SEOUL, Sept. 23 (Korea Bizwire) - With suspicious IDs turning up in large quantities on music sites, industry watchers are expressing concern that sales charts are being manipulated.
Questions over entertainment companies purchasing songs in bulk have been stirring since 2012. But after thousands of IDs with serial numbers of a similar pattern were found on melon.com, a popular music site, all attention is on the IDs and who “intentionally” made them. It could be fans of a certain singer, working together to boost sales of the songs their idol released. Or, it could be an entertainment company that outsourced the dirty work to companies that specialize in these types of bulk purchases.
In the 90s, when album sales were the yardstick of popularity, there were suspicions that CDs were being hoarded. Now, with music being distributed digitally, music charts are determined by mp3 sales. Ever since, music chart rankings influenced everything from making appearances on TV music program to winning annual music awards.
Naturally, rumors started that music was being purchased in order for certain songs or groups to enter the upper echelons of the music charts. Rumors abound that there is a professional broker who buys music, and there is a business in China where they charge you 500 won for every ID they create to buy music, among others.
Some music business officials even insinuated that instead of brokers, singers’ managers are making the purchases under the name of ‘marketing’. “It is said to cost about 70 million won for three days of work, 120 million won for a week, and 200 million for two weeks. These illicit purchases were usually done during the night, but recently, such purchases have been considered ‘suspicious’ and are not reported. So, they say they are extra careful when they buy music, trying to make it look natural.”
Realistically, even if one “invests” 200 million won to hoard music, it is difficult to recoup the money through increased sales. Even so, industry officials say it is tempting as competition is fierce on the Melon music chart. The higher a singer ranks on the chart, the more likely it is that singers will be seen as having “made it in the business”. So the expenditures are considered as marketing costs.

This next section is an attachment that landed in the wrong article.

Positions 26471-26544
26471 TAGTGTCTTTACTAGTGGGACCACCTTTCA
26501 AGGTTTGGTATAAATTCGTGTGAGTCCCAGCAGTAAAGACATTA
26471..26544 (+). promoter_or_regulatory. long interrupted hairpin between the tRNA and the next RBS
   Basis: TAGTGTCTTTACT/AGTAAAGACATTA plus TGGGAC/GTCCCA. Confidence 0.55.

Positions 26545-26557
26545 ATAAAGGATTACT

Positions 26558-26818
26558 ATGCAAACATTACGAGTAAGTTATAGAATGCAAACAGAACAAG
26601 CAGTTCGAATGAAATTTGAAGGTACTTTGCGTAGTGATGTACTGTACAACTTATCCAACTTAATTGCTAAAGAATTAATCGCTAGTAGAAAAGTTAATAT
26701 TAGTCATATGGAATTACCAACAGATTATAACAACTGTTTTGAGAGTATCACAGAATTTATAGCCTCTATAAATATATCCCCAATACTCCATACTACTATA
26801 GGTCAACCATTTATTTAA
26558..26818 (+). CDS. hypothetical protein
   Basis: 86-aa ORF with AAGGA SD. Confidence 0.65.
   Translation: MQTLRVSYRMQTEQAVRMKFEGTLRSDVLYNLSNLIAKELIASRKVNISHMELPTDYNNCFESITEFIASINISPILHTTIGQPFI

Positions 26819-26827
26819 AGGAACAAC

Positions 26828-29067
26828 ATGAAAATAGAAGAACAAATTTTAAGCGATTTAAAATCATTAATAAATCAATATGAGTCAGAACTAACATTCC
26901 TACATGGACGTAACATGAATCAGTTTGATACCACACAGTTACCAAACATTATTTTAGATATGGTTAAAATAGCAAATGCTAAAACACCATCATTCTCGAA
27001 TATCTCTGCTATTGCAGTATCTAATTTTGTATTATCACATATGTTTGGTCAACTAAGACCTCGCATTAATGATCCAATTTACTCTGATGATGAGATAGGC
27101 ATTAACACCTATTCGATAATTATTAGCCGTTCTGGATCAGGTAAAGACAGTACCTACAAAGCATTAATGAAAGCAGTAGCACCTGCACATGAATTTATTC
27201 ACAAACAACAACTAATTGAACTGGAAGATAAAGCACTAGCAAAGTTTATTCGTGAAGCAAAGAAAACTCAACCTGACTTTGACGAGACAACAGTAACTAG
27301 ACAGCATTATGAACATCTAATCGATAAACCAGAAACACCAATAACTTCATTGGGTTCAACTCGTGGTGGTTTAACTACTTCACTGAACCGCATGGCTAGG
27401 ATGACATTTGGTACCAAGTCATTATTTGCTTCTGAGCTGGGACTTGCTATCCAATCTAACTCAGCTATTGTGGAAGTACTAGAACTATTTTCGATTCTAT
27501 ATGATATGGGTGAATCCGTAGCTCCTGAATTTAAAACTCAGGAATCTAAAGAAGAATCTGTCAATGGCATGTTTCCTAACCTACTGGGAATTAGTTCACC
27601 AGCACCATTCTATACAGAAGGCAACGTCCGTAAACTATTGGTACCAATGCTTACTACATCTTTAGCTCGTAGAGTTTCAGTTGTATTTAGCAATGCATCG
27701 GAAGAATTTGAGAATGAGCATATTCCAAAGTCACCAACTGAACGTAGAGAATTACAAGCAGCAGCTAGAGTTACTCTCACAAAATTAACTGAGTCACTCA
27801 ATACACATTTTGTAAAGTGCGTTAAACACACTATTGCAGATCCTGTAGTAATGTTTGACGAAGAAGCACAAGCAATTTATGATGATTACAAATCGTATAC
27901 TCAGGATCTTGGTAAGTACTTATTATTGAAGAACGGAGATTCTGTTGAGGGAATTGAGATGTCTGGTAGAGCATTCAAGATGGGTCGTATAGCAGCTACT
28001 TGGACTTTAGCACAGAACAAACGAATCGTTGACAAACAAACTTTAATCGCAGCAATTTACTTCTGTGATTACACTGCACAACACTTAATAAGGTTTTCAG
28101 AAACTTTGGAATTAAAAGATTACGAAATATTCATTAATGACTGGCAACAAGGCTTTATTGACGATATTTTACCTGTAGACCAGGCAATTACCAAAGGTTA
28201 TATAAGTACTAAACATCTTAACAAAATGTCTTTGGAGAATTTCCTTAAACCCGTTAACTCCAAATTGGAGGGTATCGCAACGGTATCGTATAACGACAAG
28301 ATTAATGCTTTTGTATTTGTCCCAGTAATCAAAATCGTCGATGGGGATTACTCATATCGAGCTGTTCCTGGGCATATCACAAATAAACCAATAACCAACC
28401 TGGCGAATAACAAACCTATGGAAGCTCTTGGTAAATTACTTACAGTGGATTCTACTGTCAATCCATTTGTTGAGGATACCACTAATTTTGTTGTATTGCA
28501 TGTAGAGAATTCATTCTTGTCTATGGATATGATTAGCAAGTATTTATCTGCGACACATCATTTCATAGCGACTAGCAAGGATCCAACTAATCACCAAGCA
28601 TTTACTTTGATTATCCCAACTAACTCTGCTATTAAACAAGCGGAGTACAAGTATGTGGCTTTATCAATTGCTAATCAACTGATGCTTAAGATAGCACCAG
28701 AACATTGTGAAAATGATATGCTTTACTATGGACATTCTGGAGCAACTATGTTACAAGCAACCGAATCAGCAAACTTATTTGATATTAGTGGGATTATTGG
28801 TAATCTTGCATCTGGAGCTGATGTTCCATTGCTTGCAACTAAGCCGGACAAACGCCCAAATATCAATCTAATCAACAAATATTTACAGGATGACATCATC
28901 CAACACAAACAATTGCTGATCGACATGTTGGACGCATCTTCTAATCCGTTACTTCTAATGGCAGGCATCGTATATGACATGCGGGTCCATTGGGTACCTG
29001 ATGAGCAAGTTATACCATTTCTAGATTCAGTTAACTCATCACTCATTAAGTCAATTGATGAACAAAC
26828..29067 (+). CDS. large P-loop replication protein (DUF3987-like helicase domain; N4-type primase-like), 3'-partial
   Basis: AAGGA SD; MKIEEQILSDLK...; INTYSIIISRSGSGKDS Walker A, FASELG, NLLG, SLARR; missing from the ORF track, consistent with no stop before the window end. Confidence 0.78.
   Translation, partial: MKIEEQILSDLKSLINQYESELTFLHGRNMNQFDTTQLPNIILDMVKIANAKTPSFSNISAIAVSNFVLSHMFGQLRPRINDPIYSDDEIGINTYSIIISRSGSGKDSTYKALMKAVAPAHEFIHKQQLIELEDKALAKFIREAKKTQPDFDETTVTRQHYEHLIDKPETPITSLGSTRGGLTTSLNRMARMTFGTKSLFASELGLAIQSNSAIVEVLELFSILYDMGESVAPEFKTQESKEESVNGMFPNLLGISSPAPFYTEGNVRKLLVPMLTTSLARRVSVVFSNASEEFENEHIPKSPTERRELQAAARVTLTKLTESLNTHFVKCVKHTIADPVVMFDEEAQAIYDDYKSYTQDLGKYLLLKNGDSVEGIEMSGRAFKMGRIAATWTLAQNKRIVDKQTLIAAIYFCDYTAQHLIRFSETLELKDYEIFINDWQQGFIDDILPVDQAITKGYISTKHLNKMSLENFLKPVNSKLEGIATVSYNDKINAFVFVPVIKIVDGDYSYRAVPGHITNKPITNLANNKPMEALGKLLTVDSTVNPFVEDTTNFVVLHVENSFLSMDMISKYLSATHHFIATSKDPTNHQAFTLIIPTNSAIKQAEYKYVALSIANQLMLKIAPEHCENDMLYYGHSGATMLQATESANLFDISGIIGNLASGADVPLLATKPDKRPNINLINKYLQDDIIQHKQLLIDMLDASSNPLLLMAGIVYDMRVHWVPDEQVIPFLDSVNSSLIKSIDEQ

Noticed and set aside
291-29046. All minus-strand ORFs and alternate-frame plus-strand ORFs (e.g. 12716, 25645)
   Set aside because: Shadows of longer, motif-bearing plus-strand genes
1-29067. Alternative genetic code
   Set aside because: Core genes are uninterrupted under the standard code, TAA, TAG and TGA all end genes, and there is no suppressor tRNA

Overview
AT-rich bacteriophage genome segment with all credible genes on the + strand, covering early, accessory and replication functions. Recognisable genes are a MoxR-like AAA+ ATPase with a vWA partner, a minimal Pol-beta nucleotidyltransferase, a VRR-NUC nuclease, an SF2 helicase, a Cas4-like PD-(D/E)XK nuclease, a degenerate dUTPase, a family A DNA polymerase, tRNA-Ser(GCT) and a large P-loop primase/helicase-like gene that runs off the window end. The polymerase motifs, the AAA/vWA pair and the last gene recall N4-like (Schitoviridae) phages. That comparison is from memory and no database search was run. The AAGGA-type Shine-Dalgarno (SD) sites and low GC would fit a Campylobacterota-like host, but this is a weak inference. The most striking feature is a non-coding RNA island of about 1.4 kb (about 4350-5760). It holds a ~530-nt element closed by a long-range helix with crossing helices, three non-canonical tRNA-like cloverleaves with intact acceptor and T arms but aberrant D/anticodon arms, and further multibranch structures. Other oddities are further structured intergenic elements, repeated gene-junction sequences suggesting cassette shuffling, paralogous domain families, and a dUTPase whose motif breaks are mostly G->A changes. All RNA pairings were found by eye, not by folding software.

Site users tend to listen to the songs at the top of the charts. As such, getting exposure in that area is crucial, as it influences rankings for music programs on TV.
However, taking measures to stop these attempts to game the system is not easy. Only an email address is needed to join a music site, making it possible to have multiple IDs.
The self-policing of the music industry might be one way to solve the problem fundamentally, but officials say that as a platform ‘Melon’ should also make efforts to stop the hoarding of music. Suspicious IDs and purchases should be monitored and filtered, and the chart rankings should be fair. Also, since the importance of the charts has grown during the years, the industry and government should take continuous action together.
Industry officials state their hopes to make music chart manipulation disappear. “It has become a world where people get suspicious if you rank #1 on the music charts or if your song makes a comeback and gains popularity again. We hope these types of illicit purchases and related suspicion will disappear.”
By Francine Jung (firstname.lastname@example.org)